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Date: Fri, 08 Jun 2007 11:25:44 -0500
From: jmk <>
Subject: Re: LM/NTLMv1 challenge/response cracking

On Wed, 2007-06-06 at 20:12 +0400, Solar Designer wrote:
> Joe - please consider the BENCHMARK_LENGTH and mdfour() changes for your
> patch.  Also, I think that it would help to have comments at the start
> of both *_fmt.c files explaining the expected input file format and/or
> providing references to tools that can be used to dump C/R exchanges in
> a supported format.

I've made the BENCHMARK_LENGTH and mdfour() modifications to the
version of the patch. I've also added a few notes regarding the
challenge/response file format and the gathering of such pairs. Let me
know if you had something else in mind. The patches are posted here:

> Some questions, just out of curiosity (and in case it helps someone
> browsing the archives):
> > * Capture the LM/NTLM challenge/response exchange. I've posted[1] a
> > modification to Samba to assist with this effort.
> > [1]
> > 
> > * Use RainbowCrack to lookup first 7 characters of the password using
> > the LM response hash (half LM response tables).
> > 
> > * Use JtR to crack the remaining characters.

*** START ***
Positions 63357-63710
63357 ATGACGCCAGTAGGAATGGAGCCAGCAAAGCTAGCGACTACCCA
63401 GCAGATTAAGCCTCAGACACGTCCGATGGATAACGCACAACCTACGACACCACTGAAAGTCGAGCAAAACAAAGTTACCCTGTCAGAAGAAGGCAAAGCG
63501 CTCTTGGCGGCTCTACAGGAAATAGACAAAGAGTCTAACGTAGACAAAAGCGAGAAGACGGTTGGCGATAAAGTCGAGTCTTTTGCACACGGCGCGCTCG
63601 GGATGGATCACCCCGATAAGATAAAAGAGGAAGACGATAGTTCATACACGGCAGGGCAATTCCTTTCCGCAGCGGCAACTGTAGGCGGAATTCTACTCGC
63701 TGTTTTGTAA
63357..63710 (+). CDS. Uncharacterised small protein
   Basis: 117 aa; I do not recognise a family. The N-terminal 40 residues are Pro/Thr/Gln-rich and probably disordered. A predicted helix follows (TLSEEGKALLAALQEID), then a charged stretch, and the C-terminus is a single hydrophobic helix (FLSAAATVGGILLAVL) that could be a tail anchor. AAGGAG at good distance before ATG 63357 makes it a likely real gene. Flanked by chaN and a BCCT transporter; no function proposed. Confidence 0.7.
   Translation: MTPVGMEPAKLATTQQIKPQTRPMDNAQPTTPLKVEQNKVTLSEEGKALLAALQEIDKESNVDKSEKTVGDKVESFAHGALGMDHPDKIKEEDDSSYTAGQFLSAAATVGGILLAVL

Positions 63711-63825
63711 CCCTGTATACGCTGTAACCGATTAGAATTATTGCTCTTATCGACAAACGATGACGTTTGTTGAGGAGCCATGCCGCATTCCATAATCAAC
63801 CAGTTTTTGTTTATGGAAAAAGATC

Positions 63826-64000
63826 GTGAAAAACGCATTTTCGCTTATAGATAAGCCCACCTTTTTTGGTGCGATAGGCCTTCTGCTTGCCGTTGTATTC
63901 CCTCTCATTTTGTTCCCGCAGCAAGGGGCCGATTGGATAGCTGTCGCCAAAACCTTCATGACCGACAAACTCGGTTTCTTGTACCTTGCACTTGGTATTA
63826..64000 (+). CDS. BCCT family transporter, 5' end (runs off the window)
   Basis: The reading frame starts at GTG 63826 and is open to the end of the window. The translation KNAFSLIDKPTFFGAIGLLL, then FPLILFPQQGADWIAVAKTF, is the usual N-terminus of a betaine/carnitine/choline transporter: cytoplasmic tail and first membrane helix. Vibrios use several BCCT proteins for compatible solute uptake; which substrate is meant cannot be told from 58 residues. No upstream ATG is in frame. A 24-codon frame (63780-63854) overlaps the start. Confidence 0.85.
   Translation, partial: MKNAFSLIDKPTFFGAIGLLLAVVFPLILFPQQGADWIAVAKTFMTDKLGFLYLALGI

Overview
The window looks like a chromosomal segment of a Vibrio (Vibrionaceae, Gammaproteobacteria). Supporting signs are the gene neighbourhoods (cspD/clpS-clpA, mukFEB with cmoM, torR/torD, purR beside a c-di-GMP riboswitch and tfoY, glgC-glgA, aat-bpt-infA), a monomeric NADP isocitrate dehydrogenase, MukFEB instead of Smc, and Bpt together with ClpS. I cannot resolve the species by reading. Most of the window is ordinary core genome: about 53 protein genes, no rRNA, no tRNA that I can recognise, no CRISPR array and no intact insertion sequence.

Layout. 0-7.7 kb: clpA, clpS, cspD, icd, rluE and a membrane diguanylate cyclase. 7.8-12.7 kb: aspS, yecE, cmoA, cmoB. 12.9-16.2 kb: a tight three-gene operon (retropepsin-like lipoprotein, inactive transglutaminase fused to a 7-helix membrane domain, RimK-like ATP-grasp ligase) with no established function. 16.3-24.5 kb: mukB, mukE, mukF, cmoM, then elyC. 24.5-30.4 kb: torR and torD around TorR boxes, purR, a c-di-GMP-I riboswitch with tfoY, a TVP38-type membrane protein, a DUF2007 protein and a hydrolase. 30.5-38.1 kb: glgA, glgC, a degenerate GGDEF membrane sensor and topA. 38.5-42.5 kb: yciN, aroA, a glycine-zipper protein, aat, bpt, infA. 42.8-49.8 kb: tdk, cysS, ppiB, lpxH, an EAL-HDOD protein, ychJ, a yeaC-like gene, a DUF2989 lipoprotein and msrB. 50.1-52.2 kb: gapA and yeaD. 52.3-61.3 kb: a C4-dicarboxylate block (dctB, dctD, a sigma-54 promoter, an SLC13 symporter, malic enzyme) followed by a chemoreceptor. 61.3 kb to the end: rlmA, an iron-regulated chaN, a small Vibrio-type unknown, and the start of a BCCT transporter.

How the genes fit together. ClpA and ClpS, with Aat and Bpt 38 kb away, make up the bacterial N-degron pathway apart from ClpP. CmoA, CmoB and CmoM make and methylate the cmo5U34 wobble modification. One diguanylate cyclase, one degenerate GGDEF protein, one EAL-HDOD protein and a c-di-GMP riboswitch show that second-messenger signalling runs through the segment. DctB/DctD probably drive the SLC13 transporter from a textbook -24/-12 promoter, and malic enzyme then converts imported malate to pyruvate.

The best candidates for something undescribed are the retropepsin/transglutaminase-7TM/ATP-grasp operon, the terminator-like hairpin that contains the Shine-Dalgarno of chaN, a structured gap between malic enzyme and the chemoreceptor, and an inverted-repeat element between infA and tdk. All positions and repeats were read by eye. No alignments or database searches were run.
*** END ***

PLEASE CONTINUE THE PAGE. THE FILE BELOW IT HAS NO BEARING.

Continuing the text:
> Is there a reason to not generate and use rainbow tables for this step
> as well?  I don't immediately see one.  The key for second block of
> responses crosses DES block boundary in LM hashes, but that shouldn't be
> a problem (just a bit more computation to do when building the tables).
> It is entirely possible that I am missing something as I haven't looked
> into this before.

The quick answer is that I'm using this "half" approach because those
are the tables we have access to. The "Free Rainbow Tables" guys built
them and that's where we acquired them from.

We are internally working on building NTLM response tables.
Unfortunately, finding enough machines and available CPU time is tricky.
Once we have those complete and we have available resources, we may
tackle the full LM response.

With respect to the Rainbow Tables, I'm not really sure how much benefit
there is to using this "half" method rather than just computing the full
response tables. IIRC, the half method only generates 8 bytes of the 24
byte LM response. This reduces the number of DES encryptions necessary
during table computation and maybe the final table size. However, the
DES encryption to generate the first 8 bytes of the response uses only 7
of the 8 bytes of the first half of the LM hash. I would think that if
we ignore that final byte that it would leave (2^8) possible passwords
which could match those first 7 bytes. Maybe because of the other LM
limitations (upper-casing, character space, etc.) this number is
drastically smaller... The tables seem to work just fine, though, so my
understanding of this is probably just wrong.


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